m. c. de marco: To invent new life and new civilizations...

A Cosmic Flowchart

The panel about Bandersnatch at Narrascope this weekend was recorded and may eventually make its way online, but for now, there is only my memory to go on. The panelists—at times grudgingly—admired the skillful translation of interactive fiction to the small screen: the practice choices, (grudgingly) the practice do-over, and the speedy recaps for most (but not all) of the do-overs. What they did not much admire was the particular, questionable piece of interactive fiction that was so well, and thus so wastefully, translated to the little stream. The metaness of the plot was trite, the false choices frustrating at best, irresponsible at worst, and the sophisticated methods of the genre missing.

I enjoyed both the panel and the show, even though I felt the panelists' pain—not so much as an interactive fiction writer myself but as a genre fiction writer who’s experienced the same phenomenon of non-genre writers stumbling into the genre and writing nonsense that would make even the hoary old nonsense writers of the Golden Age blush if they’d ever been such clueless newbies as to write it.

But it’s a category error to criticize such interlopers by the standards of the genre they’ve invaded, because in reality they’re still writing for fans of the genre they left. In the case of television producers attaching a trite Twilight Zone ending (or five of them) to their interactive TV show, one must seriously consider the likelihood that they intentionally attach trite Twilight Zone endings to all their shows. Their visit to your genre is neither a conversion nor a teaching moment; it’s just a violent raid. Expect literary casualties on both sides.

It also struck me that I need to update the History of Choice Mapping for Bandersnatch, which has brought a whole host of new choice-mappers, if not new choice maps, to the genre. Most notable is the meta-mapping of Bandersnatch, the fictional “Choose Your Own Adventure” book on which the eponymous fictional video game is based, done by Stefan to help him turn the book into a videogame. The blocky style in which these flowcharts are drawn becomes a symbol in and of itself in the show, occasionally drawn in blood; it’s a symbol that goes back to another Black Mirror episode, “White Bear”:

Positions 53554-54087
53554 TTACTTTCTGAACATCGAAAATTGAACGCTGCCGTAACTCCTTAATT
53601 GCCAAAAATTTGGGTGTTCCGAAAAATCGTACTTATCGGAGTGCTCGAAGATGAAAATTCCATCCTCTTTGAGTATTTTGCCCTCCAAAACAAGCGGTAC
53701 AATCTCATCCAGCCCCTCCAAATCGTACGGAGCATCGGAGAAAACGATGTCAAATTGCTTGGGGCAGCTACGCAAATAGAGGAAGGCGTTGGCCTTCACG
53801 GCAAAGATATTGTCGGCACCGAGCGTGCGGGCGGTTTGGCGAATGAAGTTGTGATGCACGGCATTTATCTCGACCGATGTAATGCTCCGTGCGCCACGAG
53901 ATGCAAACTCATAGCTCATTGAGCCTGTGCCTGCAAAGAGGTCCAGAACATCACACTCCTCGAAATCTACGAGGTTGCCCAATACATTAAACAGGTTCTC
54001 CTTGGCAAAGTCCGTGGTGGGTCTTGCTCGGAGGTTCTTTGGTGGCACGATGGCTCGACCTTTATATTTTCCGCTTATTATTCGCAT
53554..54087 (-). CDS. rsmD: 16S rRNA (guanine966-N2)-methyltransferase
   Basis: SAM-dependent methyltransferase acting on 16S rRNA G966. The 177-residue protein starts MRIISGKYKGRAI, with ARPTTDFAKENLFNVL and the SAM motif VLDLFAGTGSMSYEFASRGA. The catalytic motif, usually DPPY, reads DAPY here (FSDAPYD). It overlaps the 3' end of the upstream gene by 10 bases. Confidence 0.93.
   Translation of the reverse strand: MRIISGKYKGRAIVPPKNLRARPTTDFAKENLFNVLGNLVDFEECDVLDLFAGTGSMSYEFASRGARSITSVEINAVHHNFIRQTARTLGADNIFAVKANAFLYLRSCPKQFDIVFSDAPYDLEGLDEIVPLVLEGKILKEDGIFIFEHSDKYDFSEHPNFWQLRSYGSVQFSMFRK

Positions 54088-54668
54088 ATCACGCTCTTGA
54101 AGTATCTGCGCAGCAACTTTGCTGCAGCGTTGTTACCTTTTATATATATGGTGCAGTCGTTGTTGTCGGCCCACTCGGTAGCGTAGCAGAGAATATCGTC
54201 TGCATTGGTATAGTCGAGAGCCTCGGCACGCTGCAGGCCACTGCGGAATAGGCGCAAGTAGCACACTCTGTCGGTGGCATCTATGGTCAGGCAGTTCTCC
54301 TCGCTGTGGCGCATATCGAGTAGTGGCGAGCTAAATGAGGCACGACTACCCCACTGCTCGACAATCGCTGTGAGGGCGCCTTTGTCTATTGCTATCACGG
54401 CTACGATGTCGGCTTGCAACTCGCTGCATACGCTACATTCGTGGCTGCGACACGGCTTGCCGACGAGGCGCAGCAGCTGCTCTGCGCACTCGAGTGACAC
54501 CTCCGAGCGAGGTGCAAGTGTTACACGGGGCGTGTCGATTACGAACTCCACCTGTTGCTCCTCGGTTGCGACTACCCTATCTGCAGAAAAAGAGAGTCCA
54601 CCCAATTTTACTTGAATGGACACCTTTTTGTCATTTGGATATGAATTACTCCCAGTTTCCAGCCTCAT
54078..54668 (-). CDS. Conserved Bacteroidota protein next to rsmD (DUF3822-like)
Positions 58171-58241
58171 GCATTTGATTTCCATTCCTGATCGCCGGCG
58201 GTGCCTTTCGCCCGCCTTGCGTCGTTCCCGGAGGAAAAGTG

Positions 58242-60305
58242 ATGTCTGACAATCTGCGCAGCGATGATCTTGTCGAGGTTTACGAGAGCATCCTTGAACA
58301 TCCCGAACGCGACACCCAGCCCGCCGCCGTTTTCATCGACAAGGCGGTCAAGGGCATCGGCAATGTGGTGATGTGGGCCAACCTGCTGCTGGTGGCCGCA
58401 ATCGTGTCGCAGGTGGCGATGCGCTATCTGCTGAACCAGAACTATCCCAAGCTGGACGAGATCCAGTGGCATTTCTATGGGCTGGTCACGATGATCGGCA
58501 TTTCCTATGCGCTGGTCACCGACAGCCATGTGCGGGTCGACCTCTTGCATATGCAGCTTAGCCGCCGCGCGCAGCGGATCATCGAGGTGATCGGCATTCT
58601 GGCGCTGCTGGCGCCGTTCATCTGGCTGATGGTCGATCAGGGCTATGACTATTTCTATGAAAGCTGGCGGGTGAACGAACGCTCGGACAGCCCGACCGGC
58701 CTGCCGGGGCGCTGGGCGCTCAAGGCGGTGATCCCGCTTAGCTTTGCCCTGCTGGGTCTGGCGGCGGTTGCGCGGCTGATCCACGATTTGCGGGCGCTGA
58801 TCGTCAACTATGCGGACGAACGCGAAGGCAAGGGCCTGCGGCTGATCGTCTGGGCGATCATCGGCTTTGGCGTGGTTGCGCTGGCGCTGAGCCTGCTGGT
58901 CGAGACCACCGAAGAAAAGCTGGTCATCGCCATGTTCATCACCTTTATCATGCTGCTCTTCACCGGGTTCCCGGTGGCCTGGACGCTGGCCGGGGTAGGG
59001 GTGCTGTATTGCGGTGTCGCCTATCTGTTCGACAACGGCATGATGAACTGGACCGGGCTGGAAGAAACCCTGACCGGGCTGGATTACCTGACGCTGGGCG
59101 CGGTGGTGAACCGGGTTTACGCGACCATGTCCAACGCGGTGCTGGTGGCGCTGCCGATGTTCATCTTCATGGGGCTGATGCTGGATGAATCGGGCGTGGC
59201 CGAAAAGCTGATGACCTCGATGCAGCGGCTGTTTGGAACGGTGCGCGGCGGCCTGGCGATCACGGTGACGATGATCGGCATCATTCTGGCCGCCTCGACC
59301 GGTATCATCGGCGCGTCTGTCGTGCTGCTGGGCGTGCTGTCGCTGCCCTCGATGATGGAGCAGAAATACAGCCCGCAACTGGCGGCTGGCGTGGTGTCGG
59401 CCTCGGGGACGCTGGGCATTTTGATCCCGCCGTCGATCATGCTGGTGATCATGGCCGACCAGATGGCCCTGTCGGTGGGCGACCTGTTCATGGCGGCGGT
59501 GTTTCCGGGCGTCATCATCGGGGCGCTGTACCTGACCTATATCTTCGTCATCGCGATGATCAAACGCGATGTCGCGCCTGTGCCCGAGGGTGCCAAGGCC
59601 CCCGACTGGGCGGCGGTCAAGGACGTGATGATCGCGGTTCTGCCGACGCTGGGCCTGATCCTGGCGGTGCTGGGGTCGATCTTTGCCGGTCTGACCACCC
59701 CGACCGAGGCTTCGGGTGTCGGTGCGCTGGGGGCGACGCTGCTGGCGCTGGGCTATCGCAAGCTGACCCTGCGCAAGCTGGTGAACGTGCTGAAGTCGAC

public domain White Bear symbol from Wikipedia educational portion of screenshot from Heavy educational portion of trailer screenshot via Reddit

In hopes of revealing more of the plot of the fictional video game, Simon Butler has collected some good screenshots of Stefan’s hand-written choice maps, and cleaned them up into (virtual) print flowcharts:

educational portion of Bandersnatch screenshot (Stefan) educational portion of Bandersnatch screenshot reproduction (Stefan)

He gives Pearl’s flowchart fragments the same treatment:

educational portion of Bandersnatch screenshot (Pearl) educational portion of Bandersnatch screenshot reproduction (Pearl)

Tomorrow, the actual maps of Bandersnatch qua interactive fiction show…


In the meta style of Simon Butler, Santiago Zapata (Slashie) and Camilo Ramírez (jucarave) have reconstructed the fictional game in the show as a mod of “Stygian Abyss”, including source code and a geographical choice map:

educational portion of Bandersnatch game map by Slashie educational portion of Bandersnatch game map by Slashie